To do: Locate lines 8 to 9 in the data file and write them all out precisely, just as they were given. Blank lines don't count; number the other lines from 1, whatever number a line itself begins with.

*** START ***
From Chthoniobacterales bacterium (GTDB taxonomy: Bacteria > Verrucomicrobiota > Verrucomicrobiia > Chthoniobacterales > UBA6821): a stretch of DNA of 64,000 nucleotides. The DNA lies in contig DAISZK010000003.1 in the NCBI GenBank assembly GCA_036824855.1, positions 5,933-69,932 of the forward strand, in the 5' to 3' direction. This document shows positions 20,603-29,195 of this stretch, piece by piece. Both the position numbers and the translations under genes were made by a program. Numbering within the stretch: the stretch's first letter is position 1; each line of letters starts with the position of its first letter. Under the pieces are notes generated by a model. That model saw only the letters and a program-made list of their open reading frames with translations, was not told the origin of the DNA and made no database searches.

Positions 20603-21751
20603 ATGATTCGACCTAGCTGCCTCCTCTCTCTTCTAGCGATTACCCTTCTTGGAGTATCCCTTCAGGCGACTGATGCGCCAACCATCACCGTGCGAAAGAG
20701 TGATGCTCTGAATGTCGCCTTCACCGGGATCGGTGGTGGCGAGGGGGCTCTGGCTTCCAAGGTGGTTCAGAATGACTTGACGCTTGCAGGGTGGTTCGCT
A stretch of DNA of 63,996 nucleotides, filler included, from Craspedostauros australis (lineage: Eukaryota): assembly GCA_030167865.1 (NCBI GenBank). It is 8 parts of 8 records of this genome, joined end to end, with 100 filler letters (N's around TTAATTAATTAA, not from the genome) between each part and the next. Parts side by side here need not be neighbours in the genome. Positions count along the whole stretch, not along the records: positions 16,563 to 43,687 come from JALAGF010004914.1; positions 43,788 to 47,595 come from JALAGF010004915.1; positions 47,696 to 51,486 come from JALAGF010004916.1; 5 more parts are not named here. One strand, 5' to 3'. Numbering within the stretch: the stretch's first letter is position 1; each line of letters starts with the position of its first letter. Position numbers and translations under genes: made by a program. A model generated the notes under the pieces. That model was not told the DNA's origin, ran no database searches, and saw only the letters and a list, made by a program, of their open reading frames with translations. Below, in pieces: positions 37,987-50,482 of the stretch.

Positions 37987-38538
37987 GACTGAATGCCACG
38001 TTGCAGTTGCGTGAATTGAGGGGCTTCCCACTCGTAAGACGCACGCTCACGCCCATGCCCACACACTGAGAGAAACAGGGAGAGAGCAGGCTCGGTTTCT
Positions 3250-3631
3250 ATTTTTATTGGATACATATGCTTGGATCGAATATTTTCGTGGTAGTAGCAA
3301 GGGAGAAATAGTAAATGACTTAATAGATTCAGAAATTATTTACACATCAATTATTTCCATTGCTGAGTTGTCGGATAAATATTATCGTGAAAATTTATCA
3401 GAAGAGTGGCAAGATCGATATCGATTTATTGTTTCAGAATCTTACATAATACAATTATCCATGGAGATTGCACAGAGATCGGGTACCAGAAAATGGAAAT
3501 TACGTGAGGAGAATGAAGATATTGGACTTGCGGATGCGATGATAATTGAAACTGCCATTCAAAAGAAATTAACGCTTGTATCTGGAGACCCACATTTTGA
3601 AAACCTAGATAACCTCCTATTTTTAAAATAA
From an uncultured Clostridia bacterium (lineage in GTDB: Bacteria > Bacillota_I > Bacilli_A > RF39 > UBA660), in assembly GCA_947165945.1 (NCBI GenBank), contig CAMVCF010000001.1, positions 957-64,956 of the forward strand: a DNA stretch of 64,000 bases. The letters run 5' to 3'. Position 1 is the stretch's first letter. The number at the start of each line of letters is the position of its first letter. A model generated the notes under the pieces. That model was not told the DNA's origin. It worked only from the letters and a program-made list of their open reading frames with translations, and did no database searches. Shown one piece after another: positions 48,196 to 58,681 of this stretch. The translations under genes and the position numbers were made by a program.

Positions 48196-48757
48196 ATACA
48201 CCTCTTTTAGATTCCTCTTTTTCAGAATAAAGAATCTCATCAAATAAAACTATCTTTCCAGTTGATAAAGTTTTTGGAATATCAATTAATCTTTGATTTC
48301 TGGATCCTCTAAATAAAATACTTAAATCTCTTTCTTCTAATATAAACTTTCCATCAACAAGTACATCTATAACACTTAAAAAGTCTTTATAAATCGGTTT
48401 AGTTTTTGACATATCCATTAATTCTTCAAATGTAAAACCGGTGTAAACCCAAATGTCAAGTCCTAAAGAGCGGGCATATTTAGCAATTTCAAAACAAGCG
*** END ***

38001 TTGCAGTTGCGTGAATTGAGGGGCTTCCCACTCGTAAGACGCACGCTCACGCCCATGCCCACACACTGAGAGAAACAGGGAGAGAGCAGGCTCGGTTTCT
Positions 3250-3631